>>> start with the original file or change to a lossless format (png is
    >>> good).

    >>
    >> This brings up a question I've pondered. If png is lossless (and I'm
    >> not arguing that point), then why does it offer levels of compression?
    >> If it's lossless, then quality will be the same for least *and* most
    >> compression; so why not compress maximally?

    >
    > Time.


    It waits for no compression algorithm.

    Thanks. And I just read DJT's more detailed explanation. I'm somewhat
    embarrassed that I did not think of that.

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    Blinky the Shark, May 24, 2008
    #6
  7. Dave Platt wrote:

    > In article <>,
    > Blinky the Shark <> wrote:
    >
    >>This brings up a question I've pondered. If png is lossless (and I'm not
    >>arguing that point), then why does it offer levels of compression? If
    >>it's lossless, then quality will be the same for least *and* most
    >>compression; so why not compress maximally?

    >
    > Maximal compression takes more CPU time during the compression
    > process. Going from "moderate" to "highest" compression quality for
    > PNG may increase the CPU time needed by a factor of several times (3x
    > to 5x I think) while decreasing the size of the compressed data by
    > only a few percent.
    >
    > PNG uses the "deflate" version of the LZ77 lossless compression
    > algorithm. To greatly oversimply things, the compressed data consists
    > of either:
    >
    > [1] The original bytes of data from the input, unaltered, or
    > [2] Special sequences of codes which mean "Hey, you've seen this
    > sequence of bytes before... you can find the next N bytes by
    > looking back in the data by a distance of XXXX and copying that
    > sequence."


    I was kind of familiar with that process (at that level of simplicity,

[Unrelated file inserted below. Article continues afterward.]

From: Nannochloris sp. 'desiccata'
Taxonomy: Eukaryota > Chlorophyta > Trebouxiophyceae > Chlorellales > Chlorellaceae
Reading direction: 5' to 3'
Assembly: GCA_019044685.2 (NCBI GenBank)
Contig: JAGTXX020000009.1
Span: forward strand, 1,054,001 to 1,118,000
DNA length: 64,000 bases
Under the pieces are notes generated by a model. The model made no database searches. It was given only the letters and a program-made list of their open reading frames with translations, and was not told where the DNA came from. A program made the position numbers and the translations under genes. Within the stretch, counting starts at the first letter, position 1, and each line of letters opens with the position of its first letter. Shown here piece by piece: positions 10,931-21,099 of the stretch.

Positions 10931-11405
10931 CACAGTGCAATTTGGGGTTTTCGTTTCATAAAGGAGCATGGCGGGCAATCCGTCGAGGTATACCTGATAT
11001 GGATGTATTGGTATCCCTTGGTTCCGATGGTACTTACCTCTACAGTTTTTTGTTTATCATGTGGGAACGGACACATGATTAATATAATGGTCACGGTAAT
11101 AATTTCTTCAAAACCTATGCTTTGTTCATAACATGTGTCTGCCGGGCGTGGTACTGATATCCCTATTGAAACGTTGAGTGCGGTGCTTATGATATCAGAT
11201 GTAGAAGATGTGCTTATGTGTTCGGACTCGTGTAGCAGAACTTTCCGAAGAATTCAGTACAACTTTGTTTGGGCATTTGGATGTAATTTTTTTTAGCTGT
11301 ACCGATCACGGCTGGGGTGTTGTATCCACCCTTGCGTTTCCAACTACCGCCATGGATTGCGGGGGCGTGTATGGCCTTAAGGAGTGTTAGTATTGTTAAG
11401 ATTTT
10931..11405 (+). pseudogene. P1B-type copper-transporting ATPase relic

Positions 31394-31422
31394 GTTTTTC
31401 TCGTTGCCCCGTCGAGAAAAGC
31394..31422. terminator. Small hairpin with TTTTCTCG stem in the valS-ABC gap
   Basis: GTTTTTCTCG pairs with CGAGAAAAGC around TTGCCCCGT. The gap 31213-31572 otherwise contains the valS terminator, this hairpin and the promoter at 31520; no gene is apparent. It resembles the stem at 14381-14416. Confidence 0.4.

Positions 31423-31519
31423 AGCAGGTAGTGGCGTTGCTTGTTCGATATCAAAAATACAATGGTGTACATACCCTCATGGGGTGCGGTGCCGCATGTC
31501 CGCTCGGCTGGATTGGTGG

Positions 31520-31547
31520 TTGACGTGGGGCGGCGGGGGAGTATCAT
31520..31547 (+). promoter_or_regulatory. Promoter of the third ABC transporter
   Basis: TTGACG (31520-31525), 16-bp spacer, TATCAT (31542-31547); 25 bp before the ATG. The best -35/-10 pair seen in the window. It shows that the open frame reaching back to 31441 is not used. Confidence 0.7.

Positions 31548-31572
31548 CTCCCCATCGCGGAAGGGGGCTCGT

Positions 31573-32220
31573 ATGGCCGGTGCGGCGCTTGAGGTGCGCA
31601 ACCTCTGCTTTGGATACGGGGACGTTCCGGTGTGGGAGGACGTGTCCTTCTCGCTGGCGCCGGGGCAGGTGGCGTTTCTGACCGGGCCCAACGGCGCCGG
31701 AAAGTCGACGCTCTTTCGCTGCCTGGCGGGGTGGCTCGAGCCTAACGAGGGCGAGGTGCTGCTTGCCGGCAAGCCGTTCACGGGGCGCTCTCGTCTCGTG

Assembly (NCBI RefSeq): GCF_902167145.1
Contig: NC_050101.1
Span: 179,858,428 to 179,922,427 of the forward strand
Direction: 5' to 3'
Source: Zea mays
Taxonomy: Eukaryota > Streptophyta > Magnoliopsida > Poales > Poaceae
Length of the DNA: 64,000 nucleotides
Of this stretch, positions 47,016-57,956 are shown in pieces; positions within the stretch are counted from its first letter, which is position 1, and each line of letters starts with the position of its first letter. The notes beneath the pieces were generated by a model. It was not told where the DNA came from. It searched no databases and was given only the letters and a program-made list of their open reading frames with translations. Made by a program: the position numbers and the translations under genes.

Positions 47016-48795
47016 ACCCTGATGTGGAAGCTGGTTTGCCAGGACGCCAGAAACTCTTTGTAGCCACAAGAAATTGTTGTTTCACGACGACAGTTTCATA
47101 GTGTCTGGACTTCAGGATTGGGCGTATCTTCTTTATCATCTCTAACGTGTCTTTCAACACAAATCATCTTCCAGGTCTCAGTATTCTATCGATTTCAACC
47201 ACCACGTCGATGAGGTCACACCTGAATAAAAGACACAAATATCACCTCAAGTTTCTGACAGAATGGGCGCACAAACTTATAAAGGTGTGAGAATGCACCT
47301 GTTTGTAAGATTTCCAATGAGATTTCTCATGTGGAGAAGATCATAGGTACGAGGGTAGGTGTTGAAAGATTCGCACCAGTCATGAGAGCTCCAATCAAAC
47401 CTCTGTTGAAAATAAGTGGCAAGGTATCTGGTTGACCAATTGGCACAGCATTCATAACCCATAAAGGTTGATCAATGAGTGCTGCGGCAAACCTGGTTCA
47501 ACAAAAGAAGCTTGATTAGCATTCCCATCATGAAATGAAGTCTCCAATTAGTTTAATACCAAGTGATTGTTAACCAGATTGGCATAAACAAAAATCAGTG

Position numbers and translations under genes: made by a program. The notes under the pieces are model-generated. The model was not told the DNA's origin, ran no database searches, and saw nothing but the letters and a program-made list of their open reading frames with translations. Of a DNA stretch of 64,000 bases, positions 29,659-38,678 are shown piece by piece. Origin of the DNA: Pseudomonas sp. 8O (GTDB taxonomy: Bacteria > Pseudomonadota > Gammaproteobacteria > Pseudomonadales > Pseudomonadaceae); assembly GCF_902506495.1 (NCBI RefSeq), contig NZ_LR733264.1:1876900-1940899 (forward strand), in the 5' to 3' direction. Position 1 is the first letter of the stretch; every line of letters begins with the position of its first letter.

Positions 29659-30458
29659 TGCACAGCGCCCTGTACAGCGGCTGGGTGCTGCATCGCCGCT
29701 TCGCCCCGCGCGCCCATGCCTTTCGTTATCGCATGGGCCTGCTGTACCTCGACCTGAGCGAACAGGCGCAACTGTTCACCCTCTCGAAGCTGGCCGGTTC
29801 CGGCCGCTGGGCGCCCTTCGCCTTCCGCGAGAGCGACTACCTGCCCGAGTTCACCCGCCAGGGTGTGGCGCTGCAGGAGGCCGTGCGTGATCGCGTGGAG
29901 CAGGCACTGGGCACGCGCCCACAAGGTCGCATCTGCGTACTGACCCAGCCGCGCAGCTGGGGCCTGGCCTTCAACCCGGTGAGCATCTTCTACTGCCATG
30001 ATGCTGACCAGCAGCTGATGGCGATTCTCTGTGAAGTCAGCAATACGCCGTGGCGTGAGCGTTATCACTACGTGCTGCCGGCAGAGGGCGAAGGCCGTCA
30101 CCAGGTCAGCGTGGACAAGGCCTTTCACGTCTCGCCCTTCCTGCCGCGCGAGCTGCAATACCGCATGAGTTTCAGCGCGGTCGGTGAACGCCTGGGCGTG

anyhow), but I don't know anything about the various flavors of it.

    > In PNG compression, the furthest that the sequences can "look back" in
    > the data is 32k bytes... this is the size of the "data window" that the
    > decompressing software must keep buffered, so that it can "look back"
    > and copy the data pointed to by the compression sequence.
    >
    > The job of the software which does the compression, is to look through
    > the image, find sequences of bytes which appear more than once, and use
    > this knowledge to create the compressed representation.
    >
    > There will (almost certainly) be many different ways to compress the
    > data... numerous different "Hey, look back XXXX bytes and copy N bytes"
    > sequences which will accurately reproduce the original data. The
    > compressed sequences will vary in their total length... shorter is
    > better.


    I'm still with you...

    > The compressing program gets to decide "how hard it wants to work"...
    > that is, how many different alternative compression sequences it wants
    > to try, to find the one which ends up being the shortest. That takes
    > time. In most cases, it's not "worth the effort" to spend a maximal
    > amount of CPU time looking for the Very Best Compressed Sequence... it's
    > usually possible to do 95% as well, with only 10-20% as much searching
    > effort.


    Gotcha...

    > Back in the days of 40 MHz 486 CPUs, this was a big issue. Nowadays,


    <thinking about my Apple IIe>

    > with multi-gigahertz CPUs, using a higher compression level may be more
    > worthwhile for some users.


    My choke point is my dialup connection. I know, I know......someday I'll
    join this millenneum. :)

    > The decompressing software "doesn't care" - it's no more work (and in
    > fact may be a bit less) for the decompression program to handle an
    > optimally-compressed representation than it is to handle one that's a
    > bit more loosy-goosy.
    >
    > As a practical example of the tradeoff: I sometimes burn filesystem